Wednesday, 26 July 2017

Recruiter and Talent Management Professionals Comments

Print issue 1, 2016: Recruitment Disruption & Innovation: Buy Now >

Knowledge sharing supports innovation and service improvement. The Recruitment Times aims to provide a forum for recruitment and talent management professionals and managers to voice their opinions on a variety of issues involving their sector. No issue is to big or too small.

One of the lead issues of the inaugural print issue is that of the disparity in the behaviours and motivations of a great many recruitment consultants in comparison to the standards and ethics preached by the REC and the company line as presented to the public in agency literature such as their corporate websites.

Taking a look at the mission / ethics / standards statements on large and small recruiters websites, do these idealistic messages always tally with the way their consultants behave toward the client and the job seeker?

Quote from Adecco corporate website (the leading provider of talent acquisition solutions worldwide):

"If you’re committed to achieving professional goals, you need a partner that understands what it takes to succeed in a competitive market. Adecco’s reputation as an industry leader - coupled with its cross-sector expertise and national network of offices - gives you access to not only the best jobs in today’s market, but also the most practical career advice from the most experienced consultants. And as the London 2012 recruitment provider, you couldn’t choose a more trusted partner."

This is outwardly a perfectly reasonable statement. Adecco is a huge organisation with a vast number of clients. The more clients, the more jobs their (brokers) agents will be tasked with filling. Larger volume, however, does not necessarily equate to quality of job vacancy though, and herein lies the point of this message: it is a sales pitch to job seekers. The more attractive Adecco appears to job seekers, the more candidates they will register and the larger their database.

The larger their candidate database, the more attractive Adecco becomes to existing and potential clients (the employers).

DISCUSS: Are there any GOOD 'About Us' or 'Mission Statements' on ANY recruitment and HR services websites?

1. How Far Do You Go To Be Seen as Professional? How professional and efficient are you? What high standards do you try to maintain?

“As members of the REC we work to their guidelines but on a daily basis we work on the concept of quality over quantity. I don't have a target number of Business development calls to make or numbers of interviews attended. My MD would far rather that we concentrate on the quality of service we are giving our clients and also our candidates thus making us more efficient as we aren’t making phone calls for the sake of it!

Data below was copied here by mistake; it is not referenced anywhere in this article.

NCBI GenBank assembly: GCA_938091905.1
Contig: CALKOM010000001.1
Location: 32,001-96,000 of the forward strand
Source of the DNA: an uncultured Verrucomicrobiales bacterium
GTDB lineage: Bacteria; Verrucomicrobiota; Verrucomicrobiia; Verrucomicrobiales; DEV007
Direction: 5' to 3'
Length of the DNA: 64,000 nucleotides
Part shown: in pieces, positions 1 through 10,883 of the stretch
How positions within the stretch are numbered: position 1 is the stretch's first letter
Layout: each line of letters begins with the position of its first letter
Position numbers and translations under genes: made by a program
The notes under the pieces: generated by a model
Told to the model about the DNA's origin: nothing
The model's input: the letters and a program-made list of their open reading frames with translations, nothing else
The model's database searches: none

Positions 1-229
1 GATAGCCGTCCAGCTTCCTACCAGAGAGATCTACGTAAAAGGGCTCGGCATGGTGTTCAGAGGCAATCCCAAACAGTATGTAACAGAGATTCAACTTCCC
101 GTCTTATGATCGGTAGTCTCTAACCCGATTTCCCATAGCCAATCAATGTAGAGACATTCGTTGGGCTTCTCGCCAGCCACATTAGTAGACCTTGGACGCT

We pride ourselves on our reputation for giving good service and for taking the time to put the right candidate in a job that is right for them. Our candidates stay in jobs and don't leave.
     To increase my professionalism I am due to undertake the Degree in Recruitment Practice, I think that the more knowledge I can gain of the industry the better for myself, clients and candidates. I also think it shows that the company is committed to the industry we are in.

Recruitment gets a bad press and sometimes rightly so, when I was last looking for a new job I put my CV on websites with only my mobile number for contact. A large well known rec to rec company took it upon themselves to track down my office number and call me there!Š
Andrea Pillinger, DoveTail HRS

"I think professionalism has to be intrinsic to our business. We believe in transparency at all times when dealing with clients and candidates alike. As such, all parties are aware where their details are being sent to and what opportunities lie therein. Blakemore Recruitment deals with organisations that understand our professional approach and that helps with building long-lasting mutually beneficial rewards."
Desmond Menewe, Co-Founder, Blakemore Recruitment

"We invest in training, not just the technical skills but the soft skills and personal motivation. That includes the managers, fee earners and support staff. Everyone needs to know what their job is and what it achieves, how it plugs into other roles and what impact it has on the organisation. This is best started from a formal induction (ours lasts about seven days, including systems training). Technical skills are then added for each role.
    A competency based approach means that managers can let staff get on with their roles, making informed decisions and feeding back initiatives. Management can get on with the business of managing the organisation, supporting staff and resolving issues that inevitably arise in business."
Del Hunter FREC FInstSMM, SSR Personnel

"There is a huge spectrum of quality of service within the sector. There really are some amazing recruiters out there who I've come to know that are at the top of their game and really know how to find, attract and place great people.
    Equally, at the other end of the spectrum there's a type of recruiter who is more akin to The Wolf of Wall Street and will do whatever it takes to hit their targets. I've met and known both and it's unfair therefore to generalise about the sector. If as a company you are unable to have your own in-house recruitment expertise, there are roles and occasions where it absolutely makes sense to engage a recruiter. My preference would always be to recruit in-house, simply because I like having a direct relationship with candidates and there's less complexity in the project."
David Norris, Investor in early stage business, Forward Partners

Print issue 1, 2016: Recruitment Disruption & Innovation: Buy Now >

E-mail: feedback@recruitmenttimes.co.uk

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